- runs on Windows, Linux and Android (with Python for Android)
- looks more or less the same on each platform
- supports Twisted integration
- supports many touchscreen features like swiping, scrolling etc.
Kivy is a very nice framework, but many parts of it are still quite immature. Kivy uses its own Kv language to describe the layout. It works fine with simple widgets like buttons and labels. But many complex widgets like treeviews, spinners etc. are in reality compounds of simpler widgets. It is sometimes hard to access the properties of these "inner" widgets using Kv language. Occasionally it's necessary to overload existing widgets to achieve desired effects. Many times I had to browse the source code of some widgets to get things done (luckily after two years of dealing with Contiki OS, reading Python source code is a piece of cake :) ). On the other hand, some complicated stuff was very easy to achieve using Kivy - like swipe-to-close browsing cards, and animated screen transitions.
After finishing the communications layer and the GUI I decided to implement also some simple parser for RFC 6690 CoRE Link Format. I used link_header library from Asplake. I also added simple bookmarks support. After that I added icon and splash screen, and started working on the visuals. I discovered that designing a decent GUI for a mobile app is not that easy :) - maybe using a combination of blue and orange wasn't the best choice ;).
Big problem in making the browser was IPv4/IPv6 double stack operation. CoAP is meant to be used mostly with IPv6, but it's adoption is still not very wide. IPv4 support is simply a must. Linux (and Android) IPv6 UDP sockets can send and receive IPv4 packets, provided that the address is passed as IPv4-mapped IPv6 address (::ffff:X.X.X.X). That doesn't work on Windows (bug in Windows Python 2.7 code). Another thing was the DNS support. I had no idea how to tackle that problem, but at the end of 2013, new version 13.2 of Twisted framework was released, that supported RFC 6555 "Happy Eyeballs" algorithm. This algorithm was designed for TCP-based, human-operated client apps, however I managed to adapt it to work with UDP-based application. I had to change some parts of txThings blockwise code to allow for callbacks after every block (this can be useful later to implement progress bars for blockwise transfers). Currently the "Happy Eyeballs" works fine with normal and blockwise requests. I'm not entirely sure about observe requests - the algorithm will accept the first response and send RST to all subsequent responses, but if the response is NON it might not always cancel the observation. Proactive observe cancellation is being discussed by IETF right now, so maybe it will solve the problem.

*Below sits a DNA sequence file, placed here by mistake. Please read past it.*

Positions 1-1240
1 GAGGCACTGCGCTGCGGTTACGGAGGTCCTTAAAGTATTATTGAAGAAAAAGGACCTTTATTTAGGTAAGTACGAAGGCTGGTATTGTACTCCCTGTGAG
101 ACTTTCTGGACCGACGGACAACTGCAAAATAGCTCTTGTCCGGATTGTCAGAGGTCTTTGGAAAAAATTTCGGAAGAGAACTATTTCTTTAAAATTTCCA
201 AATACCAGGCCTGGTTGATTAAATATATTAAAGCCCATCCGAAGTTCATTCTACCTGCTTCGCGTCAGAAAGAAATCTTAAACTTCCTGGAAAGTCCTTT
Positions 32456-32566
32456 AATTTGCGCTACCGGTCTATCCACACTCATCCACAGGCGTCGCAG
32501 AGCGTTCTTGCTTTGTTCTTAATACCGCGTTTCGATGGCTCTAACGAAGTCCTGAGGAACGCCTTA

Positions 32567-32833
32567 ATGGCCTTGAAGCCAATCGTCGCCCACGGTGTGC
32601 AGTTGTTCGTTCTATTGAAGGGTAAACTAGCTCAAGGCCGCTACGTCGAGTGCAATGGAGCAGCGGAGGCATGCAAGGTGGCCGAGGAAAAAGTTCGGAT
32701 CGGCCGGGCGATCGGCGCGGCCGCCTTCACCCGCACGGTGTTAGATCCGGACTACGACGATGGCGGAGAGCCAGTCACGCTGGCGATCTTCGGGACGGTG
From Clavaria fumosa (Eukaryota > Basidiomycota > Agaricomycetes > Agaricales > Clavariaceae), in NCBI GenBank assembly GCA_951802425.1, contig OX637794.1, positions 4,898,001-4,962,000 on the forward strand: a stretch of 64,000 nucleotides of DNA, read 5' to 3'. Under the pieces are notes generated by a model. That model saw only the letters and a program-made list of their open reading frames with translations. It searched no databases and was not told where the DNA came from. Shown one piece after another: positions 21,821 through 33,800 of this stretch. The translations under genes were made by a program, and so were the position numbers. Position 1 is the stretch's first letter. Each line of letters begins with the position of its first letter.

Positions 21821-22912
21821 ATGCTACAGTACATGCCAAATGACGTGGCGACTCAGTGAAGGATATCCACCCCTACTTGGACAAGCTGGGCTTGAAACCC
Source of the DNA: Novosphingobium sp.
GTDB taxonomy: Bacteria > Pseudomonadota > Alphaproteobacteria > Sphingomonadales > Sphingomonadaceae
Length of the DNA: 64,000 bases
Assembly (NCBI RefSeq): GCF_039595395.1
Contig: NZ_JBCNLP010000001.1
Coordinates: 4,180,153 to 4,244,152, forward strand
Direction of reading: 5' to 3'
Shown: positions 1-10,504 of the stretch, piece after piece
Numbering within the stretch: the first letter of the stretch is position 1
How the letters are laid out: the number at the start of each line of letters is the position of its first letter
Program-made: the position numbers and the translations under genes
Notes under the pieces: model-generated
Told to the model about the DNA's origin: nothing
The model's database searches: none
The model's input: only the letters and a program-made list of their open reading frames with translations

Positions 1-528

The resulting application is more proof of concept than a perfect solution. Unfortunately the application starts quite slow on Android (around 2 seconds on my SGS3), probably because of Python interpreter. The download is rather big, because it's bundled with Python and its extensions. However the app does its job, runs on Linux and Windows, and at the time of writing it's the only CoAP browser for Android so it might be useful for researchers and testers. I used it successfully with CoAP test servers:
- TZI Universitat Bremen: coap://coap.me
- ETH Zurich: coap://vs0.inf.ethz.ch
I am planning to setup my own test server based on txThings and twistd.
Link to the app below: